Walking Closer

Clarion Rating: 2 out of 5

Walking Closer is an earnest monthlong devotional for Christians that focuses on trust and faith over fear.

Jonathan Temple’s Christian devotional Walking Closer suggests a daily practice that reflects one’s faith in God.

Proclaiming that God is with people at all times and is loving and merciful, and rejecting mere obedience, overwhelming feelings of sinfulness, and the fear of hell as motivations for the faithful, this is an encouraging devotional. Its work seeks to welcome God’s spiritual presence and guidance in one’s daily life, via thirty-one devotionals designed for a full month of Christian contemplation. Each day’s work begins with a description of a point of focus, followed by related biblical verses. Explanations of what was meant to be taken from the readings follow; then come directions for interpretation. Prayers calling on Jesus for guidance conclude each exercise.

But in their concision, the interpretation sections take on the flavor of platitudes, repeating ideas such as that Jesus walks with believers every day. They end up stifling individual interpretation; the messages assume a heavy-handed quality that feels unwelcoming. Furthermore, the book’s messages are too repetitive to hold interest, reiterating encouragements to trust in God’s presence, to understand that one cannot know the full plan, and to allow God in. These overwhelm more singular foci, as on Jesus’s devotion to the poor, denouncement of material wealth, and forgiveness for all who have sinned.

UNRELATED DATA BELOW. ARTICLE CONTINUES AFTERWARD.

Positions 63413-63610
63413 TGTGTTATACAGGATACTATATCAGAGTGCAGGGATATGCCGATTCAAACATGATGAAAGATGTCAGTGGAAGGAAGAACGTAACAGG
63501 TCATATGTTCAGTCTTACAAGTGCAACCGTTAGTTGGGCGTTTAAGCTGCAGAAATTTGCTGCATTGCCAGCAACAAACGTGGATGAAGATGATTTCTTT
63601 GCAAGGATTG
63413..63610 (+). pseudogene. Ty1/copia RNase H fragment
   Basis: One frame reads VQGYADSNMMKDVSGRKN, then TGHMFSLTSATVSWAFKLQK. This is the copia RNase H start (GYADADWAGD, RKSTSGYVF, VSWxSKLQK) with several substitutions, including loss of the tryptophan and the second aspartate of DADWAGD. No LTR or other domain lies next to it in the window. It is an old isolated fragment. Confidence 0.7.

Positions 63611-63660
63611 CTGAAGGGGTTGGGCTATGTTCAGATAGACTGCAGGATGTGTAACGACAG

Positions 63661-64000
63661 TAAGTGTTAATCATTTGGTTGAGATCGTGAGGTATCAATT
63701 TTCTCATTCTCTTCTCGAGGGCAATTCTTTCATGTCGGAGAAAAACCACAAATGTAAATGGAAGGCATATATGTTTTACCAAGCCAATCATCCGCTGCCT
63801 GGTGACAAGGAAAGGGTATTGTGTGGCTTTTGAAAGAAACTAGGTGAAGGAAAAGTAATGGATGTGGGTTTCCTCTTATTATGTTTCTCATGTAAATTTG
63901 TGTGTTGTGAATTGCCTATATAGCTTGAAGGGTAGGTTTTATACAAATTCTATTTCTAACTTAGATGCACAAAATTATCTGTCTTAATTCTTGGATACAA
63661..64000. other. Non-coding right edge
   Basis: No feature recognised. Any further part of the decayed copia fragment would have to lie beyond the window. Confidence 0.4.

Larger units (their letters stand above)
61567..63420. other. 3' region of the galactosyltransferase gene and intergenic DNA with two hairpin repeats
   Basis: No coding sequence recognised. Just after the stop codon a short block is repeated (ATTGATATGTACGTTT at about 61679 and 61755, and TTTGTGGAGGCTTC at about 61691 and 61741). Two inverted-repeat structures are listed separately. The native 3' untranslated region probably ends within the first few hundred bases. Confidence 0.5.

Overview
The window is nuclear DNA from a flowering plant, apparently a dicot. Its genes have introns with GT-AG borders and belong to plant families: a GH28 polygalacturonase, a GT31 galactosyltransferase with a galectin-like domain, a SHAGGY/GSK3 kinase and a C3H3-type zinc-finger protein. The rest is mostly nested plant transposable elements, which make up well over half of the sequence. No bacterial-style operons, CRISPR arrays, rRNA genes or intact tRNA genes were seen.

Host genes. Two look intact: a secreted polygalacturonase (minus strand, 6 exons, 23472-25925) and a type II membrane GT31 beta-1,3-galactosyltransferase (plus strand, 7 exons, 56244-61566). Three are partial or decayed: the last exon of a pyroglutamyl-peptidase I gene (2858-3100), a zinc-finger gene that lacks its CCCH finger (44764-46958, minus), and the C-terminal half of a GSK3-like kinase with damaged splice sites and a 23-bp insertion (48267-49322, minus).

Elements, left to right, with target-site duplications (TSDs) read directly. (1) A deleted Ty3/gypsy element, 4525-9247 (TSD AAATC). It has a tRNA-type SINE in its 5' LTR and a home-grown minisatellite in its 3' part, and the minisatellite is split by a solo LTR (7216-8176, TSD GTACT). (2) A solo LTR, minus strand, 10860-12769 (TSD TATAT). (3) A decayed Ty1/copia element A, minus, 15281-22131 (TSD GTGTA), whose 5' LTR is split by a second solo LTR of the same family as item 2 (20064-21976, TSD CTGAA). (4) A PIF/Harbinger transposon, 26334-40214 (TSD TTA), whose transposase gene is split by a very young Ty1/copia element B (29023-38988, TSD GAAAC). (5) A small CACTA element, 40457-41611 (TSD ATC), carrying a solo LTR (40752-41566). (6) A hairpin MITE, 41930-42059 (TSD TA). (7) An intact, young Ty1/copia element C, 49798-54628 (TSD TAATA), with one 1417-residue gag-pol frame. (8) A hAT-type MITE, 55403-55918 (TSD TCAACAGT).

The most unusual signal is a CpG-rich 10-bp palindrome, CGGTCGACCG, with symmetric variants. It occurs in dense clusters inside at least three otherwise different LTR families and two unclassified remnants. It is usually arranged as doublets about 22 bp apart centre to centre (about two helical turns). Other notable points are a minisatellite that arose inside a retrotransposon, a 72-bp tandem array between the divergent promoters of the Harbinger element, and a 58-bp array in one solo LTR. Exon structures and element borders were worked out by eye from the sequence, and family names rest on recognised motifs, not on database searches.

The descriptions that start each daily exercise also range in quality. The book is adamant about its central assertion of God’s everyday presence, but such claims are made without connecting to contemporary concerns; there’s little in the text that reflects its twenty-first-century footing, making it feel distant and out of touch. Some descriptions explain stories from the Bible, including those of Jesus and David, but their takes on original sin, the crucifixion, and overcoming adversity are simultaneously tranquil and unsurprising. Some metaphors are included that better connect the book to modern concerns: the book notes that world-class distance swimmer Florence Chadwick gave up a half mile before shore because she could not see through the mist, linking her situation to the mists of life (or, times when people cannot see God’s plan) and saying that faith is necessary to reach one’s goals. Not all such examples are compelling, though, as with a comparison of a man’s trust in his truck’s horsepower to one’s trust in God.

An earnest monthlong devotional for Christians, Walking Closer shares material to direct one’s personal contemplation on internal peace.

Reviewed by Aleena Ortiz

Disclosure: This article is not an endorsement, but a review. The publisher of this book provided free copies of the book and paid a small fee to have their book reviewed by a professional reviewer. Foreword Reviews and Clarion Reviews make no guarantee that the publisher will receive a positive review. Foreword Magazine, Inc. is disclosing this in accordance with the Federal Trade Commission’s 16 CFR, Part 255.

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